Inspectors seek to encourage probationers into early years, writes Henry Hepburn.School inspectors have called for a reversal of GTC arrangements for probationers so that in future they can carry out all their training in an early years setting.
Such a move would mitigate against "the loss of new and enthusiastic teachers coming into the early education workforce", says the HMIE report, published this week.
It explains that under recent changes to General Teaching Council for Scotland registration, probationers are no longer allowed to carry out their training in a nursery school or class, but must instead do their induction year in a primary or secondary school. The report also found that overall, the quality of children's experiences was of a higher standard in a nursery where a teacher was employed.
But the Scottish Government has responded quickly to the HMIE findings, highlighting its promise to make sure that all children get to spend time with a nursery teacher.
The report, which scrutinises the role of staff in providing high-quality pre-school education, points to the negative consequences of the Standards in Scotland's Schools Act, 2000.
It removed the statutory requirement for local authorities to have a ratio of one teacher to 20 children in nursery classes when it came into force in 2002. That led to a reduction of teachers in nurseries, which, the report found, had made it difficult to place student teachers in pre-school settings with experienced teachers. "Headteachers and teachers expressed concern that student teachers are not being given sufficient encouragement and support to establish a career within the early years sector," the report stated.
The report also found that "high-quality" nursery schools had been closed down or replaced by other types of early years provision in a number of local authorities.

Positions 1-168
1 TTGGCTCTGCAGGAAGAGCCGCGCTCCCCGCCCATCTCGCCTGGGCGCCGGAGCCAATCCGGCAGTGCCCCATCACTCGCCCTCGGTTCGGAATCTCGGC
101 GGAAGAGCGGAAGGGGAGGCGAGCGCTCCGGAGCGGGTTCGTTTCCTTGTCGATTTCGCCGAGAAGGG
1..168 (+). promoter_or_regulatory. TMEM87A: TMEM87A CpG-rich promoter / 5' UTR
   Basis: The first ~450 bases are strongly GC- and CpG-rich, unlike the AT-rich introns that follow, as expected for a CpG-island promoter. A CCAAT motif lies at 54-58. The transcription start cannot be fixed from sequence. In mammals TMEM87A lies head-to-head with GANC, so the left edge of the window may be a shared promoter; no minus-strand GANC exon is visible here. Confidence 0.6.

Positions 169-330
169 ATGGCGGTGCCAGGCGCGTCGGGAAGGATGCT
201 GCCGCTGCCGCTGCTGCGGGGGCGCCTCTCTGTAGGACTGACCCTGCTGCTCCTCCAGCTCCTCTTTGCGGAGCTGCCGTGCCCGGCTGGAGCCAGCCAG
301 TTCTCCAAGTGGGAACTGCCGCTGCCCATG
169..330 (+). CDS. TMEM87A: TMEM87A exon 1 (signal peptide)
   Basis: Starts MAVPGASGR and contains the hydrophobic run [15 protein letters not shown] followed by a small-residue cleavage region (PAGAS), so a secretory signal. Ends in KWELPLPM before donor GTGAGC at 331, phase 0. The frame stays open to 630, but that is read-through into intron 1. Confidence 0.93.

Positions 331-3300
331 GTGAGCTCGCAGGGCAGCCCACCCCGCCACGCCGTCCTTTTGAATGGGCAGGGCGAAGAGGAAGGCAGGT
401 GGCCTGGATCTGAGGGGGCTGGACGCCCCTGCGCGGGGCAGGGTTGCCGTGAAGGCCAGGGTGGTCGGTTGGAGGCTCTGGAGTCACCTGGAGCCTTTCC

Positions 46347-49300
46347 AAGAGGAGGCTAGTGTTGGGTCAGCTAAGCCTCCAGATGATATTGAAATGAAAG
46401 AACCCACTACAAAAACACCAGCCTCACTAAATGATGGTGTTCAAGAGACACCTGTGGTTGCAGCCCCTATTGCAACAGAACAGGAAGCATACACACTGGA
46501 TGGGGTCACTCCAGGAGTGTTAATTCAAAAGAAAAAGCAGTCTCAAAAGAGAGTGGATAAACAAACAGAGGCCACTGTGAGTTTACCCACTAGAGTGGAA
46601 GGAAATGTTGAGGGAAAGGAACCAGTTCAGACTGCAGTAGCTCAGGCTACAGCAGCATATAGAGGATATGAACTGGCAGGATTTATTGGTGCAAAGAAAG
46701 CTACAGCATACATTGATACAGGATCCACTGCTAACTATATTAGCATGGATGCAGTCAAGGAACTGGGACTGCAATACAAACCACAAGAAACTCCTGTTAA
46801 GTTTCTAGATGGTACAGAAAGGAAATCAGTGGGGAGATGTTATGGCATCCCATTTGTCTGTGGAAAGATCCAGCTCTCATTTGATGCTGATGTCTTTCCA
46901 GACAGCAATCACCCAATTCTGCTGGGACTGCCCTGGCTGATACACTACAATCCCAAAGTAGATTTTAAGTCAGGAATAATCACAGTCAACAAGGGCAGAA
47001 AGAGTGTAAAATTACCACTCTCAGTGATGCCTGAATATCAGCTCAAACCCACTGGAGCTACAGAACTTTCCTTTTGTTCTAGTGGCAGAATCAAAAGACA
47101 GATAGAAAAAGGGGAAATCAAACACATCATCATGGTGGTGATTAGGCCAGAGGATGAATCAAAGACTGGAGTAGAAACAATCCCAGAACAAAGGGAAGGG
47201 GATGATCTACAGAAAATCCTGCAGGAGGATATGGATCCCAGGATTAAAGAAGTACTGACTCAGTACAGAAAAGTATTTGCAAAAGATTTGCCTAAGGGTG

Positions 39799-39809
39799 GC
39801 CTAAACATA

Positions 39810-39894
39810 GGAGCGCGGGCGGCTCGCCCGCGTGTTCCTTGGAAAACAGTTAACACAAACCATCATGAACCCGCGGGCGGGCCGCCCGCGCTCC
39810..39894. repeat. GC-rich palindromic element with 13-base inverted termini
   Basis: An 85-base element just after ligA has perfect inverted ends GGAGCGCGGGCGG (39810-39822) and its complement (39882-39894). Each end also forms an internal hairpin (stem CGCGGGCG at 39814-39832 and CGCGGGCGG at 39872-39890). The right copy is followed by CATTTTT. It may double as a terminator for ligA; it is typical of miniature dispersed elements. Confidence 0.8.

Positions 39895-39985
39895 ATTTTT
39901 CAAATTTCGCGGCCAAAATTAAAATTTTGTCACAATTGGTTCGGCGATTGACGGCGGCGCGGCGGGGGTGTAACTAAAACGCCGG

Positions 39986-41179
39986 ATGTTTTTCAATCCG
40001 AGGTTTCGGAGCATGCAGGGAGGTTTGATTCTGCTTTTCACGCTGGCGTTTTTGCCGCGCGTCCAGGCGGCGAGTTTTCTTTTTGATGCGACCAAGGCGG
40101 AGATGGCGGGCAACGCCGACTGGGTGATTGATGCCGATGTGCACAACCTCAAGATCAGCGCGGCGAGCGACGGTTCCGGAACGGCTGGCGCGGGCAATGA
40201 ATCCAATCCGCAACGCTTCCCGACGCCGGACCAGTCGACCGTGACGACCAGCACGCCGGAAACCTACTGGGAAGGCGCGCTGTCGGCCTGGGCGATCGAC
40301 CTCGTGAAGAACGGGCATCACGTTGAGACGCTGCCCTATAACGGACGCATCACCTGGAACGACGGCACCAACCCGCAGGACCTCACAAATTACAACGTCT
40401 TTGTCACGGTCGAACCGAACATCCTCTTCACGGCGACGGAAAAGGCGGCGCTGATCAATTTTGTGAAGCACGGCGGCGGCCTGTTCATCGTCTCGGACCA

This, too, meant the placement of student teachers in nursery schools had proved "difficult".
The same report backs up previous national and international research by finding that nurseries with teachers are better for children, based on the evaluation of 1,600 out of Scotland's 2,500 various "pre-school centres" between 2003 and 2005.
When it came to meeting children's needs, for example, it was found that 51 per cent of local authority nursery schools and family centres with teacher involvement ranked as "very good" - against 28 per cent of those with no teachers.
Those with teacher involvement achieved 65 per cent of "very good" evaluations for interaction between staff and children, against 49 per cent of those without teachers.
Children's Minister Adam Ingram said: "I believe early years policy holds the key to building the Scotland we want for the future. That's why we're determined to ensure that all children have access to a nursery teacher and get the maximum possible benefit from their pre-school education. Under our proposals every child will get the benefit of nursery teacher experience, which is currently not the case."
Mr Ingram also highlighted the report's finding that well-qualified non-teachers, like teachers, had a positive impact on pre-school education. He stressed that the Government was developing degree-level qualifications for early years professionals.